Referring to the influence of African art on the development of Western art, Woodruff stated: "This the Art of the Negro mural has to do with a kind of interpretive treatment of African art. . . . I've always had a high regard and respect for the African artist and his art. So this mural . . . is for me, a kind of token of my esteem for African art." The six panels convey a synthesis of the art history of non-European worlds. Also apparent are the lessons learned from Rivera, but the impact of the art of Africa is manifest in this series.
In 1943, Woodruff went to New York City for two years on a grant from the Rosenwald Foundation. Though he would return for a year to his Atlanta teaching position, this essentially marked the start of his life in New York as an abstract painter and member of the faculty at New York University. In 1946 he moved permanently to New York, where he taught at New York University until his retirement in 1968.
Woodruff died in New York City on September 6, 1980, but his impact as a teacher in the Atlanta University Center is palpable in the work of his students. He was a member of the New Jersey Society of Artists, New York State Council on the Arts and the Society of Mural Painters. Woodruff's paintings can be seen at Atlanta University and Talladega College, Atlanta, Georgia; Detroit Institute of Arts; Newark Museum, New Jersey; Howard University and Library of Congress, Washington, D.C; New York University and New York Public Library, New York City.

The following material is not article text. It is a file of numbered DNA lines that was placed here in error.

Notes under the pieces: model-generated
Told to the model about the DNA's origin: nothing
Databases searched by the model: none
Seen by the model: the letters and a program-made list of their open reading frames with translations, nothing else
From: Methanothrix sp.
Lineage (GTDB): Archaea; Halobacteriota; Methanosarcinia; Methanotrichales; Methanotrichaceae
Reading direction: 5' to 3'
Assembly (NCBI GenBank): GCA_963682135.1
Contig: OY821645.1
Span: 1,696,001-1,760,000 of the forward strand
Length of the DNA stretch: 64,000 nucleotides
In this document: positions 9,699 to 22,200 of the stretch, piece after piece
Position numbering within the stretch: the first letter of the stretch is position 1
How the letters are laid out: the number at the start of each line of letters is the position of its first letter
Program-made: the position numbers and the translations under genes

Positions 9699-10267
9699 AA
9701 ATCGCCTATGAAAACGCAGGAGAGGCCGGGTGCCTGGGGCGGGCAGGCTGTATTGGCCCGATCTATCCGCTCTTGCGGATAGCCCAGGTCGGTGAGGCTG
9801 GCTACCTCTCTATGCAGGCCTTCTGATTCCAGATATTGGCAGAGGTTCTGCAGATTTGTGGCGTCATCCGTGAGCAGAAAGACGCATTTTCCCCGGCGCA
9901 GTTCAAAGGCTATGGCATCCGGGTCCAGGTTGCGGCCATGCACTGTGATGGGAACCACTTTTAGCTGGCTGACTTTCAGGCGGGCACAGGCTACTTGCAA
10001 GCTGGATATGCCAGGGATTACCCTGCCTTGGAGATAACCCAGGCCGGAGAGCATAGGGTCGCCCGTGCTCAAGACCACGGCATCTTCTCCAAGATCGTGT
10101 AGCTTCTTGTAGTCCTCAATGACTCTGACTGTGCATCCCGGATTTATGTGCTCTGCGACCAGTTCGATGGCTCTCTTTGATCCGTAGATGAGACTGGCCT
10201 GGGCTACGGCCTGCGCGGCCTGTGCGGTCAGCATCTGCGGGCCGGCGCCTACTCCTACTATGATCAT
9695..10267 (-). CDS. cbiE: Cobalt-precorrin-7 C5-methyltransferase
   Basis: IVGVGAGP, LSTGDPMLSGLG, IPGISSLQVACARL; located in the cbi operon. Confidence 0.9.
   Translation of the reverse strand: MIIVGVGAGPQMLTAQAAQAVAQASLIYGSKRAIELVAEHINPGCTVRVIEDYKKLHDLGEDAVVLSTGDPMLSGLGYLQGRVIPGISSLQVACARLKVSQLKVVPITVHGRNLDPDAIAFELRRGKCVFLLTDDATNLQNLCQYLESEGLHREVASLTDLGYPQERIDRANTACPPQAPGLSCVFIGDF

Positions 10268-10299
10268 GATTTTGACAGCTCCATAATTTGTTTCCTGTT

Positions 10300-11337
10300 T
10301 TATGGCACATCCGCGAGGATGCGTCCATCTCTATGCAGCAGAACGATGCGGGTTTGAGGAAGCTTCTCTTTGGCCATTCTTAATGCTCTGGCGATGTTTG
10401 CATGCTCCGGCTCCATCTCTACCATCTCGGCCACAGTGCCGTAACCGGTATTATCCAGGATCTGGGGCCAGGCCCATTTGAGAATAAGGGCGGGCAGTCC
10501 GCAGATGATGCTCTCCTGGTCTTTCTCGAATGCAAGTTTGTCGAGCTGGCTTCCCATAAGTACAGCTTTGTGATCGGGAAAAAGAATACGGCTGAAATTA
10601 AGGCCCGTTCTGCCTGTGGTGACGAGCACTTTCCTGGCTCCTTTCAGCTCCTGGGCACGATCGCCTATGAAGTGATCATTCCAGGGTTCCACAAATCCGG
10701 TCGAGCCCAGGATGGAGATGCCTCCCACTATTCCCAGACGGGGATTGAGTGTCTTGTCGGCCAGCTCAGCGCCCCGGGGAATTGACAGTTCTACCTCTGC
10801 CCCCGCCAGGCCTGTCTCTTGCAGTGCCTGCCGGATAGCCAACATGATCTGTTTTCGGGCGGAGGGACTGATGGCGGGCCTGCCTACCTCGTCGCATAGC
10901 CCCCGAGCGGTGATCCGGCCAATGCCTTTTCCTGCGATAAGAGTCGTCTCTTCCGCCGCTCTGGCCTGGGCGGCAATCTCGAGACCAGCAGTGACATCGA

- Romare Bearden and Harry Henderson, A History of African-American Artists: From 1792 to the Present (New York: Pantheon Books, 1993).
- The Hale Woodruff Memorial Exhibition: Curators' Choice, essay by Helen M. Shannon (New York: Studio Museum in Harlem, 1994), exhibition catalog.
- Winifred L. Stoelting, "Hale Woodruff, Artist and Teacher: Through the Atlanta Years" (master's thesis, Emory University, 1978).
- William E. Taylor and Harriet G. Warkel, A Shared Tradition: Art by Four African Americans (Bloomington: Indiana University Press for the Indianapolis Museum of Art, 1996), exhibition catalog.
Great black artists brought to you by Paris-based black artist Ealy Mays
REFERENCES / SOURCES / LINKS
- David C Driskell; Leonard Simon; Los Angeles County Museum of Art, Two centuries of Black American Art, (Los Angeles County Museum of Art ; New York : Knopf : distributed by Random House, 1976) ISBN 0-87587-070-8, ISBN 978-0-87587-070-0
- Hale Woodruff 50 Years of His Art, (New York : The Studio Museum in Harlem, 1979) OCLC: 17813325
- Samella Lewis, African American Art and Artists, (Berkeley : University of California Press, 1990) ISBN 0-520-08788-7, ISBN 978-0-520-08788-0, ISBN 0-520-08532-9 : 9780520085329
- Kenkeleba Gallery (New York, N.Y.), The search for freedom : African American abstract painting 1945-1975, (New York:Kenkeleba House, ©1991) OCLC: 30743648
- Marika Herskovic, American Abstract Expressionism of the 1950s: An Illustrated Survey, (New York School Press, 2003.) ISBN 0-9677994-1-4. pp. 358–361.
- "Amistad Murals", Talladega College